Crab in Galle is bursting with flavour, along with a range of other fresh catches
Sri Lanka is home to a vibrant food scene, with amazing street snacks (called 'short eats'), distinctive chutneys, curries, super-sweet desserts, and of course, incredibly fresh seafood.
Sri Lankan cuisine itself has been shaped by Indian, Indonesian, Dutch, and Portuguese cultures, drawing on its native spices and unique tastes. The resulting flavours are mesmerising and often pack a spicy punch, but another big factor is the freshness of the produce.
When it comes to seafood, the ingredients play a huge role in shaping the flavour profile of a dish. Eating Sri Lankan crab in Galle is an experience to die for, which isn’t too surprising when you consider that the UNESCO-protected fort town is supposed to have the best seafood in the country. Tiger prawns are a big hit here, too, along with an array of freshly-caught fish.
It’s all about the crab
The trick to crab is that it must be fresh, never frozen, because freezing ruins the texture of the meat. Preserving the pure flavour of Sri Lankan crab also means not storing them in saltwater, which can greatly affect the taste. And to experience the best flavours, crab should be cooked whole in the shell.
Sri Lankan crabs are known to be pretty hefty, and have a slightly sweet taste to the meat. These are the famous lagoon or mud crabs that are often exported to seafood-loving countries like Singapore, where chili crab is a world-famous dish (albeit often made with Sri Lankan crabs). There’s a range of different crab preparations, including black pepper, crab curry, and regional dishes like kool, a seafood broth that comes from Jaffna.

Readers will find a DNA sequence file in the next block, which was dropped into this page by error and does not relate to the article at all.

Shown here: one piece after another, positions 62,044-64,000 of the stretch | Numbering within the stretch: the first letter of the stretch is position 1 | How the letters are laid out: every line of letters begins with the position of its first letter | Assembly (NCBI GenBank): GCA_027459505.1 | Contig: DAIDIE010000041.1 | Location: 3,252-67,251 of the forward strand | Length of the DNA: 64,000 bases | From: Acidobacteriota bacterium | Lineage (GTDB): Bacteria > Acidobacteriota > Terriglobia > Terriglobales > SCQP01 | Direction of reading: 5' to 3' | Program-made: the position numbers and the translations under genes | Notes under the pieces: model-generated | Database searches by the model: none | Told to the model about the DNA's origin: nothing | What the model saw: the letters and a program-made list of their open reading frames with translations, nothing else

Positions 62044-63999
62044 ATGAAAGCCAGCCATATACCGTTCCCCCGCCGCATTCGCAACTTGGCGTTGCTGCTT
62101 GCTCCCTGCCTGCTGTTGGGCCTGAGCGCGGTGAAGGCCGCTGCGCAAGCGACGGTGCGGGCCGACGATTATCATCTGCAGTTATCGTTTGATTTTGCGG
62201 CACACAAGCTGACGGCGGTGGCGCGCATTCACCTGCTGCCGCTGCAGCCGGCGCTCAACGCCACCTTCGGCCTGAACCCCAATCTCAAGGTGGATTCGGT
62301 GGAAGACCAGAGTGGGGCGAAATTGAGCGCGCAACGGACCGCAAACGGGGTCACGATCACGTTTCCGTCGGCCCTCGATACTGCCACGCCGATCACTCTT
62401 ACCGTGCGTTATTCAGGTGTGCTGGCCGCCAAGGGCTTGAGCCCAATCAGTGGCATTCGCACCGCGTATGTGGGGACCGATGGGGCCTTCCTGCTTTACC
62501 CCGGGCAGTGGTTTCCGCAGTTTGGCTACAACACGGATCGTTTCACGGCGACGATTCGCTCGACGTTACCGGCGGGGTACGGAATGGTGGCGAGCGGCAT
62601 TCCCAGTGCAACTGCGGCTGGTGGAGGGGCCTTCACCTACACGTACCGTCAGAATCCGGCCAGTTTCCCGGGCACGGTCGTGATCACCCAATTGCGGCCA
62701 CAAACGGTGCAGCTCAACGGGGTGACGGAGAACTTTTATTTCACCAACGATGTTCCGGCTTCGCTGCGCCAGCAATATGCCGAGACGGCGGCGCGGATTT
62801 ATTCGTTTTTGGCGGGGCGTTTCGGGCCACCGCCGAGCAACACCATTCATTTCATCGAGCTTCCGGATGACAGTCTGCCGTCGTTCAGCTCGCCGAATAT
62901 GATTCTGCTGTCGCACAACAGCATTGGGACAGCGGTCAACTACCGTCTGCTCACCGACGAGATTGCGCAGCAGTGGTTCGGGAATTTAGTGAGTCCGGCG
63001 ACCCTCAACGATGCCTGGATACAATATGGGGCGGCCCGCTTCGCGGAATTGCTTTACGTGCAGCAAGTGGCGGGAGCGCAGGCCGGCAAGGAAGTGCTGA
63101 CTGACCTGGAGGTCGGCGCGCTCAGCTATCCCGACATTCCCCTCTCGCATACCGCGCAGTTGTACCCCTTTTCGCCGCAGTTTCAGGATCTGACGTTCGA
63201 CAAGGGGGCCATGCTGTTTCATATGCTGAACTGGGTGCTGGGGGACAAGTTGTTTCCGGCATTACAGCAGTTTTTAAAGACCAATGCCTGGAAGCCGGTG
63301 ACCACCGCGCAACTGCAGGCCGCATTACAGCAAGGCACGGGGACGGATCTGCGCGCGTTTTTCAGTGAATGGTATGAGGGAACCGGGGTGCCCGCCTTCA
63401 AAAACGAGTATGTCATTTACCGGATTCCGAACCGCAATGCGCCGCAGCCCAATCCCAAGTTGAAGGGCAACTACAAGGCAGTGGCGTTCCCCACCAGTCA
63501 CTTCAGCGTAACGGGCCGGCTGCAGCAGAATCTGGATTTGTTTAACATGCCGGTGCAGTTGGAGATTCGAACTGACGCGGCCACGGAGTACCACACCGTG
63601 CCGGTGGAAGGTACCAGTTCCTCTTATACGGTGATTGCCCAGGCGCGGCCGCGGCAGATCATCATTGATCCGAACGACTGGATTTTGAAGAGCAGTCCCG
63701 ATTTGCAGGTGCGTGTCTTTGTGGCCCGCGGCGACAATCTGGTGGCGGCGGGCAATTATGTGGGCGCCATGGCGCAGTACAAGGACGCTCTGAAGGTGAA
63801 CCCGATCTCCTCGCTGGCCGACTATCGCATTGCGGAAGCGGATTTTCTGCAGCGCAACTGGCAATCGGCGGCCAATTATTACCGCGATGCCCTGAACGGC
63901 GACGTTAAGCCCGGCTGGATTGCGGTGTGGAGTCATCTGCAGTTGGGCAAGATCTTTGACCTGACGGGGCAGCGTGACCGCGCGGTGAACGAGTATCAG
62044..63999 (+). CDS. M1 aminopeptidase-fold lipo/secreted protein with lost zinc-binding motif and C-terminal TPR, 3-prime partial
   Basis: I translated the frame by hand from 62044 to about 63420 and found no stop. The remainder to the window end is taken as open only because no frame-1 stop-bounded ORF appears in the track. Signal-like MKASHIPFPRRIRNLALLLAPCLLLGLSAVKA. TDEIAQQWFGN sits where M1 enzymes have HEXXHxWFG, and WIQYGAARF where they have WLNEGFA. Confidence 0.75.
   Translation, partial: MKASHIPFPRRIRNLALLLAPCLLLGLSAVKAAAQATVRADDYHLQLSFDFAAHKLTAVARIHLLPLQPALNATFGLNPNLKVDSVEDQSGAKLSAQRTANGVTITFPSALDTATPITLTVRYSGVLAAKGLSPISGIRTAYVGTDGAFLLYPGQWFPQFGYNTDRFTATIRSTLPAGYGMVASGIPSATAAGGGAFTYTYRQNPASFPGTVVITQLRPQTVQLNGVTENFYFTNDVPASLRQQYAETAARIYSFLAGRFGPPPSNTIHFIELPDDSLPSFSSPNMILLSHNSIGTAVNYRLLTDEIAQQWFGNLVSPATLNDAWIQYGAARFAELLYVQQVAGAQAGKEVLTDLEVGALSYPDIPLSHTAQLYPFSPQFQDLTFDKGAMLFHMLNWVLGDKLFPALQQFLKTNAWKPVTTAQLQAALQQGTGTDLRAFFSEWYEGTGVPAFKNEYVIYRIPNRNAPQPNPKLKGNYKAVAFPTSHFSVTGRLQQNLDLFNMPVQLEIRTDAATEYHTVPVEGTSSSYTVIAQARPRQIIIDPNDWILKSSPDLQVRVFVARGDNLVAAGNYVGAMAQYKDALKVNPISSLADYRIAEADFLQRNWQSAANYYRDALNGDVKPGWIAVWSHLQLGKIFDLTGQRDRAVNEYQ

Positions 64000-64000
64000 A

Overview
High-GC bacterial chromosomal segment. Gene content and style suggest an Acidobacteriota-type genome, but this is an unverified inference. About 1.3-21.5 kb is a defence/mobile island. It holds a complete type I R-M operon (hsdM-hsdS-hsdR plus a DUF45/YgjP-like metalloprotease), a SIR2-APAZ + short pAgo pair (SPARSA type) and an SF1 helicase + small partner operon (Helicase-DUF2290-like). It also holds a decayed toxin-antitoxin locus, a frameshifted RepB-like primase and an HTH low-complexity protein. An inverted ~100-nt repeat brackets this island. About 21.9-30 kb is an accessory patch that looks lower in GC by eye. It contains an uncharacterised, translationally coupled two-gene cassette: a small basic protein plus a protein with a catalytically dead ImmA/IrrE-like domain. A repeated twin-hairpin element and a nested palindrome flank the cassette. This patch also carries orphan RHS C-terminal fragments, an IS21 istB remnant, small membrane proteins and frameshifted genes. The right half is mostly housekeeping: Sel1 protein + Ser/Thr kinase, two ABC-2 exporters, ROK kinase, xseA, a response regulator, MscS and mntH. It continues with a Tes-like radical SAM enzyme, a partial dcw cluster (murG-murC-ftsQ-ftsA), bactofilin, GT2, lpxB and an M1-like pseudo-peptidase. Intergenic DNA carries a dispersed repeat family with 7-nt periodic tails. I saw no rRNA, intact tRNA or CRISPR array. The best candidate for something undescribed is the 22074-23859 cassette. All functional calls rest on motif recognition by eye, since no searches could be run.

While in Galle, there’s also a special seafood-related phenomenon that visitors might want to take note of in the nearby town of Koggala. Stilt fishing, much like toddy tapping, is a dying craft in Sri Lanka, and one of the last few places to see it in action is right here in Galle District.
This unique Sri Lankan form of fishing, famously captured on film by photographer Steve McCurry, was the result of resource shortages during World War II, when both boats and food were scarce. The strong wooden stilts – placed about chest-deep along the coast – usually last for a few months before needing to be replaced.
Today, it’s less about necessity and more about continuing a cherished cultural practice and livelihood that can’t be found anywhere else; it’s also turned into something of a performance event put on for visitors. Since there isn’t a huge demand for stilt fishing as an actual means of livelihood, the art of this incredible art is dying out with the last few stilt fishers.